• gene expression;
  • immunohistochemistry;
  • in situ hybridization;
  • liver fibrosis;
  • type VI collagen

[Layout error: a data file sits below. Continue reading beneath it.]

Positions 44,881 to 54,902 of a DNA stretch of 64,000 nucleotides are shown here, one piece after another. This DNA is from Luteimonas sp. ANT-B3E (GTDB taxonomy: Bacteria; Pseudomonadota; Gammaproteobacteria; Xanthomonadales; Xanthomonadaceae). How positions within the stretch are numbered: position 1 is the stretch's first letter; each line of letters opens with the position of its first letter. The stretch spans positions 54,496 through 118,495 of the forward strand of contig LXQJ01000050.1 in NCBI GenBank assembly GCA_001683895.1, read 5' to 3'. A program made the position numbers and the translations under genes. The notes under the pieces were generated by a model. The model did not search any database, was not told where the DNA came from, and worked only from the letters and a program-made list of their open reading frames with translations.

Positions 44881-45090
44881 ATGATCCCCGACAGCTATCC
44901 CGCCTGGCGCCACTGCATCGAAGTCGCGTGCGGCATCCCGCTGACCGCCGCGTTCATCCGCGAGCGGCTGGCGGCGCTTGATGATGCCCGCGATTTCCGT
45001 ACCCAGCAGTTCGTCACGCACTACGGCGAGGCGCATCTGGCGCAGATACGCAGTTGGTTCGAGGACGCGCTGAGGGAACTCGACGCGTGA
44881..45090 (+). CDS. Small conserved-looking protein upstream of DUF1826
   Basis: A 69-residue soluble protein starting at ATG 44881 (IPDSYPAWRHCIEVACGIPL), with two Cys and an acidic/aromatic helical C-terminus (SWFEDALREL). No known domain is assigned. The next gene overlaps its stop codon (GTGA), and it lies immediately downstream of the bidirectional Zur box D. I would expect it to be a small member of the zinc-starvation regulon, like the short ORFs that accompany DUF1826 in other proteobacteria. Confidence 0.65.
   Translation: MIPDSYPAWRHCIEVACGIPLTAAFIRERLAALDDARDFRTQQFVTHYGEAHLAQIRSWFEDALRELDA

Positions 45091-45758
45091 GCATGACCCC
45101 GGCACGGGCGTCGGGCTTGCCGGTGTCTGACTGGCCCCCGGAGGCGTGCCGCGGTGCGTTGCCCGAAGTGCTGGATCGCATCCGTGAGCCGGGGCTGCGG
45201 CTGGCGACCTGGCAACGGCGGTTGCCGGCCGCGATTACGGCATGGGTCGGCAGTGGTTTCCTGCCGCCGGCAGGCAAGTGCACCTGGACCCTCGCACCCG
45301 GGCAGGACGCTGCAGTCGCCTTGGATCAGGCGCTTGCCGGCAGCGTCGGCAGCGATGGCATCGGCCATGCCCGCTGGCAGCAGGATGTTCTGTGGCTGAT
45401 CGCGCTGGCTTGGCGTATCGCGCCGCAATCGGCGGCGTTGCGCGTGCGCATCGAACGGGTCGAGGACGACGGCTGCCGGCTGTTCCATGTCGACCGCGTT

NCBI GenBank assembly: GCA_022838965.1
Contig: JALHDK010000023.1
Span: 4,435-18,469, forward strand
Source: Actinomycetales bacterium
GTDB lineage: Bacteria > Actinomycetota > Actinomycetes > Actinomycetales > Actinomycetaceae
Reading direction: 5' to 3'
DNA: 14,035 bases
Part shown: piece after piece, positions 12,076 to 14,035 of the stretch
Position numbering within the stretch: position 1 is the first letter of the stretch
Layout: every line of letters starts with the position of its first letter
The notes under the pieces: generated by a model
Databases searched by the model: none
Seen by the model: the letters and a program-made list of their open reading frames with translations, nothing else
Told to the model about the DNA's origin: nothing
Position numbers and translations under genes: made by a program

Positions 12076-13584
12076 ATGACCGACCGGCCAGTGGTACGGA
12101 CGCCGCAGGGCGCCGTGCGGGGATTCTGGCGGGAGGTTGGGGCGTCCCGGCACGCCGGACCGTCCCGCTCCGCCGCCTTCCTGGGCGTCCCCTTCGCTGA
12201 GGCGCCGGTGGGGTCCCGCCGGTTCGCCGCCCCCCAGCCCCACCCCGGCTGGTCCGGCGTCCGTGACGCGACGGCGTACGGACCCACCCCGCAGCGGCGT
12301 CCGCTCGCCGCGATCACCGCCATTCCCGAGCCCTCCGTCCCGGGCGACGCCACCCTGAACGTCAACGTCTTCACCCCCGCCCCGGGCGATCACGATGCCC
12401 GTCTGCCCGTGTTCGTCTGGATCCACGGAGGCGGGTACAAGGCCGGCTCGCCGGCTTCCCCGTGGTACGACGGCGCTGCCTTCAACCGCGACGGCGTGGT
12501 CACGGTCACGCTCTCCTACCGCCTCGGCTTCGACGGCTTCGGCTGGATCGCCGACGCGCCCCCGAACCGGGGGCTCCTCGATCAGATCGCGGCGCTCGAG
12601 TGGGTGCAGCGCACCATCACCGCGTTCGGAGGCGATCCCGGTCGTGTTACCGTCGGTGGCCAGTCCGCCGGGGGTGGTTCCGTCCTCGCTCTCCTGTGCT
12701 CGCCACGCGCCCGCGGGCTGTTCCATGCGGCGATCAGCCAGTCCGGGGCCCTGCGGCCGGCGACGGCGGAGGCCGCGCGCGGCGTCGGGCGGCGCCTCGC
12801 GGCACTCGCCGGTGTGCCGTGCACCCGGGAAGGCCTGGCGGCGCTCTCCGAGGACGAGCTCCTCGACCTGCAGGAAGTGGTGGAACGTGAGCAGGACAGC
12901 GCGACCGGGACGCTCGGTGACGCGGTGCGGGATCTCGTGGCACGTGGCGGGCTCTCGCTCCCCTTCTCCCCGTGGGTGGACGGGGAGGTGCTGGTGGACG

Type VI collagen is a minor but essential matrix component in the liver. In this study, we utilized an acute and a chronic injury model to clarify the process of liver fibrosis in rats by administration of carbon tetrachloride. Collagen gene expression, with particular emphasis on type VI collagen, was studied by molecular hybridization techniques. The α2(VI) collagen mRNA levels were markedly elevated on day 3 of acute injury and were approximately at the same high level at 7 and 14 weeks of chronic injury, as determined by Northern hybridizations and slot-blot analyses. Marked enhancement of type I collagen gene expression was similarly noted at these time points The activation of collagen gene expression in acute injury, as determined by in situ hybridization, was particularly prominent in the vicinity of the central veins. Indirect immunofluorescence demonstrated marked accumulation of type VI collagen protein as early as day 3 of acute injury, and the reaction appeared to be initiated in the proximity of central veins. These results indicate that type VI collagen gene expression, together with other connective tissue components, including type I collagen, is activated in the early stages of the fibrotic process. Type VI collagen accumulation may contribute to the distorted architecture and functional impairment of the liver in hepatic fibrosis.